Montgomery educators, residents protest violent crime at capital

Published: Aug. 1, 2021 at 7:01 PM CDT
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MONTGOMERY, Ala. (WSFA) - Educators protested violent crime on the steps of the capital building on Sunday. Decked out in red, school officials proclaimed that Montgomery area shootings jeopardize the safety of students – with calls for peace.

“They need to feel that they are safe at school, at home, at play,” Brenda Coleman with the Montgomery County Board of Education said.

The relationship between students and teachers is an important one for Montgomery County Education Association president Tislam Ellis. He said educators love their kids, even the ones involved in criminal activity.

“We’re actually teaching these students who are committing the crimes,” Ellis said. “Once they leave us – they’re still our babies, they’re still our students. We just don’t give up our love and our affection for those individuals once they leave our presence.”

The Montgomery County Education Association hosted the rally. Speakers focused on the importance of mental health and extracurricular activities.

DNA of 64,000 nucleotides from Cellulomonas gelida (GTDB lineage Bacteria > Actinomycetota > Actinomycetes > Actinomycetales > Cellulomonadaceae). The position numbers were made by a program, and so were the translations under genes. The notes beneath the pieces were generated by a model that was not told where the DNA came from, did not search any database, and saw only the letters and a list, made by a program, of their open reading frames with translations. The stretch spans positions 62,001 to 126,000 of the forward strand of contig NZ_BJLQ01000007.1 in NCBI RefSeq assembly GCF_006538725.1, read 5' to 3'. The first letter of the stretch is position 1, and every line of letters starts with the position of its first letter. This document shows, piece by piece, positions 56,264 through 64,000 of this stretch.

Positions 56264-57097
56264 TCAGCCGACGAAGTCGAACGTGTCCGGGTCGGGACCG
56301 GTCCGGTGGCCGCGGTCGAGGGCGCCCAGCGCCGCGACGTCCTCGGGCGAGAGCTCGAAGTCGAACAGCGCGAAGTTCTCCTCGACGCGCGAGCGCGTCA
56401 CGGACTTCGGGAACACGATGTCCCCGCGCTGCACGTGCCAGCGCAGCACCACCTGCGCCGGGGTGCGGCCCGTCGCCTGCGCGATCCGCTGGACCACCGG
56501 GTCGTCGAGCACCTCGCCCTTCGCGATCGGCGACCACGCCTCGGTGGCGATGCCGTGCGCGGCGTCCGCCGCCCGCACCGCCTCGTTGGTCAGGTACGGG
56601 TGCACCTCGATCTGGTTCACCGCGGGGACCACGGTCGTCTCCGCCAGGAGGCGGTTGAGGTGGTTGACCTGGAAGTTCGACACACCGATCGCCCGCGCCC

“I hate to say it, most children get into crimes because of lack of nothing to do,” Ellis said. He advocates for students get plugged in with sports, recreational hobbies and mentoring groups.

The protest follows action from the Montgomery Police Department and city leadership to curb gun violence. Authorities held a press conference Thursday to show 100 firearms confiscated off the streets.

City councilwoman Audrey Graham, who oversees District 4, was at the rally. She said the city plans to purchase ShotSpotters, a type of gunshot detection equipment, and more security cameras.

“I feel that we’re going to try to cover the whole city of Montgomery,” Graham said. “There might be small gaps, but for the most part, we going to get you.”

Within District 4 alone, Graham said cameras will cost around $75,000. Montgomery has nine districts.

She said more police vehicles will be bought, and within the upcoming budget, more officers will be hired.

She added that it is also a community effort to end violent crime.

“It’s so easy, as long as no one is saying anything, to continue to commit crimes,” She said.

“When we begin to share, when we begin to be together as a community,” Graham said. “That’s when we say ‘were not going to let it happen on our watch. And then, those criminals who commit those crimes, they think twice,” the councilwoman said.

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